Women Entrepreneurs Across Racial Lines

Women Entrepreneurs Across Racial Lines

Issues of Human Capital, Financial Capital and Network Structures

New Horizons in Entrepreneurship series

Andrea E. Smith-Hunter

Women entrepreneurs command an increasingly large presence at the international and national levels. A significant part of this impact is due to growing numbers of minority women becoming entrepreneurs. This volume provides some of the most comprehensive data to date on the topic of women entrepreneurs across racial lines. It offers a systematic and conceptual framework for understanding issues of network structures and human and financial capital, analyzed through a comparative analysis of minority and white women entrepreneurs.

Chapter 9: The State of Women Entrepreneurs in the Global Marketplace

Andrea E. Smith-Hunter

Subjects: business and management, diversity and management, entrepreneurship, gender and management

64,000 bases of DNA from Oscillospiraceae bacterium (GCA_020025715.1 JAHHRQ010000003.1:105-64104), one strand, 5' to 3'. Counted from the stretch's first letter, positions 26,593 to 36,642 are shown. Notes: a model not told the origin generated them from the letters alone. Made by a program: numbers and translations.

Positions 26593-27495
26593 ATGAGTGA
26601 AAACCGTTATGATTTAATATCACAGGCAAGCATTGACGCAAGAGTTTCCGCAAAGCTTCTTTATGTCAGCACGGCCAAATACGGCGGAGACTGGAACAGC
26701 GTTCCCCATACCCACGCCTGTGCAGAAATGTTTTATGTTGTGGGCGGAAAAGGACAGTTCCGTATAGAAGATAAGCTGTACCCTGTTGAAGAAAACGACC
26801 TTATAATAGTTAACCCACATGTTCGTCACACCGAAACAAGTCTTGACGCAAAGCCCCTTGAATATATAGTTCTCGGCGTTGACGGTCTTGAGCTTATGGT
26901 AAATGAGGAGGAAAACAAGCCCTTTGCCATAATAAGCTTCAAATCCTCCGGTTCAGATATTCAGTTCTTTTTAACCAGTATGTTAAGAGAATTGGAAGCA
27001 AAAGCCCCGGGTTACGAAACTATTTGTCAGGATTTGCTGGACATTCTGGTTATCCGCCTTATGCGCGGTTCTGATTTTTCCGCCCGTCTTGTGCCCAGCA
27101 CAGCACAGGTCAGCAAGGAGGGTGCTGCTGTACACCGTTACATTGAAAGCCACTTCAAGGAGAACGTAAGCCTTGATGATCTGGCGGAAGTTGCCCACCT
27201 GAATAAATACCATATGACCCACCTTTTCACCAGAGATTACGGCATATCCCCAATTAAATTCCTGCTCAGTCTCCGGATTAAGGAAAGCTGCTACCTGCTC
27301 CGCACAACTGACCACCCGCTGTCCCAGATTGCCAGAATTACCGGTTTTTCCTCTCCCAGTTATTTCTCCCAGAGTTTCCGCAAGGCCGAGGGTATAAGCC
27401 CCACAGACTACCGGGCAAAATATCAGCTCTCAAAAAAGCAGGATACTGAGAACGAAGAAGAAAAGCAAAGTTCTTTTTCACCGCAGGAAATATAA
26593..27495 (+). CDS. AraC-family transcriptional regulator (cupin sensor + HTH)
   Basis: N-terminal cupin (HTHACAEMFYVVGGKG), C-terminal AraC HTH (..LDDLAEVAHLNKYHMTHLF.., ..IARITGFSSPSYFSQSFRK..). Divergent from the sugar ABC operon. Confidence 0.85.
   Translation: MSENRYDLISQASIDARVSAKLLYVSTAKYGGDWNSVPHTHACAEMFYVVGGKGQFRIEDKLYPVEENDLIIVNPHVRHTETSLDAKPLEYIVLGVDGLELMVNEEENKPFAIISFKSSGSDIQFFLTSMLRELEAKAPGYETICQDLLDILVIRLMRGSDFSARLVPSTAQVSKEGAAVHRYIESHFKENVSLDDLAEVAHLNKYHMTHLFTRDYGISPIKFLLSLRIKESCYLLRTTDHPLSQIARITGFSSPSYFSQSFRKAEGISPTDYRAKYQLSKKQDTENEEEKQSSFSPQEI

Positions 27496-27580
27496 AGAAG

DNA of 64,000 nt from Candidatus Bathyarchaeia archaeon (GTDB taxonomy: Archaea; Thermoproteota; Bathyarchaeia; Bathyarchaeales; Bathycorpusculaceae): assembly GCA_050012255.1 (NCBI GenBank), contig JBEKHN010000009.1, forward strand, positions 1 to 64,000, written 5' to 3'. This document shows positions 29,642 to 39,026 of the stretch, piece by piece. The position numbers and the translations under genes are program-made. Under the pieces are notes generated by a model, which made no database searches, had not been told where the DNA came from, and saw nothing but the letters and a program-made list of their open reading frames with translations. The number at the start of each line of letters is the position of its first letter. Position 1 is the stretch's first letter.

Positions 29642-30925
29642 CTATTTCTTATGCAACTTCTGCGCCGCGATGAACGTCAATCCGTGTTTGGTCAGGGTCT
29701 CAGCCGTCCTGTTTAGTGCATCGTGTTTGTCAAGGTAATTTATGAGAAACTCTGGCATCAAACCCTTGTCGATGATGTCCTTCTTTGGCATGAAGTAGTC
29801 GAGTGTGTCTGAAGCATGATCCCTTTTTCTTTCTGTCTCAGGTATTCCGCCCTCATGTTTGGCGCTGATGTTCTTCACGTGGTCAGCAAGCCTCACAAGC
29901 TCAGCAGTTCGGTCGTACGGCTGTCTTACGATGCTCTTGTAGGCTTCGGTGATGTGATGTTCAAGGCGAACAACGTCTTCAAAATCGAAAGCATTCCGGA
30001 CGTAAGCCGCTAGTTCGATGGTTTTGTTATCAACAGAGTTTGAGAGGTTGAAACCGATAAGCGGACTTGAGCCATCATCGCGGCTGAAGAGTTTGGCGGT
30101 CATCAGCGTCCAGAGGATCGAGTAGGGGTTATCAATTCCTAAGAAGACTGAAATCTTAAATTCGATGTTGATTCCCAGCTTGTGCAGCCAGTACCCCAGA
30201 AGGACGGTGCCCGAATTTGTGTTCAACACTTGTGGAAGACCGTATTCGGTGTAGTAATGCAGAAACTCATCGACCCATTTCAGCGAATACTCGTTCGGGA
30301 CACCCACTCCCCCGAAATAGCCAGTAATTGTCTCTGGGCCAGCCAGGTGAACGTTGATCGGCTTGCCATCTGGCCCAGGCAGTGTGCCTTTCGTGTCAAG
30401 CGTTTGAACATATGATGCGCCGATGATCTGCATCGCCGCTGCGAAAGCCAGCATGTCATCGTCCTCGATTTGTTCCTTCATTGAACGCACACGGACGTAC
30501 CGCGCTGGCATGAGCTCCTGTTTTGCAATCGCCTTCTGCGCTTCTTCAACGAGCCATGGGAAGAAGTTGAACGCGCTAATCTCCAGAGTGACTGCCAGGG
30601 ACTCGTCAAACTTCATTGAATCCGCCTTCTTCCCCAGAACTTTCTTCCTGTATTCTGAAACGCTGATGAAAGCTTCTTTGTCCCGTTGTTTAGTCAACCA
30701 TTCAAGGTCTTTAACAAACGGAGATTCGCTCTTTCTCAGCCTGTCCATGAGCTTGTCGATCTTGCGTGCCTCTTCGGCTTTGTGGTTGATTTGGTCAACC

Introduction Entrepreneurship as a legitimate occupational source of income for women can be found worldwide. In some regions, it is institutionalized and represents a viable source of employment for women and an income bearing source for their families. While women working as self-employed individuals date back to much earlier centuries (Oppedisano, 2000; Boyd, 1996), their formalization as business owners or as a sector requiring their place and contribution to a country’s gross national or domestic product has taken prominence primarily in the last two to three decades, and for some countries only in the last five years. Accounting for and documenting exact worldwide figures on women in the entrepreneurial sector remain illusive, but there is no doubt that women’s place as a part of the entrepreneurial field is becoming more assured. This phenomenon is seen as a necessary development and a vital component of a country’s advancement. Vital, since women represent approximately 50% of most countries’ population and thus 50% of the potential workforce. Vital still, since the latter portion of the workforce is often marginalized, existing on the peripheral boundaries of a country’s mainstream labor market – facing obstacles and being denied their rightful place as contributing income earners in their society. Some have suggested that this documentation should mainly occur at the micro level (Shane et al., 1991), others have emphasized the need to conduct studies that address the informal versus the formal economic sector (Weiling et al., 2001), while others have advocated a theoretical and empirical understanding of...

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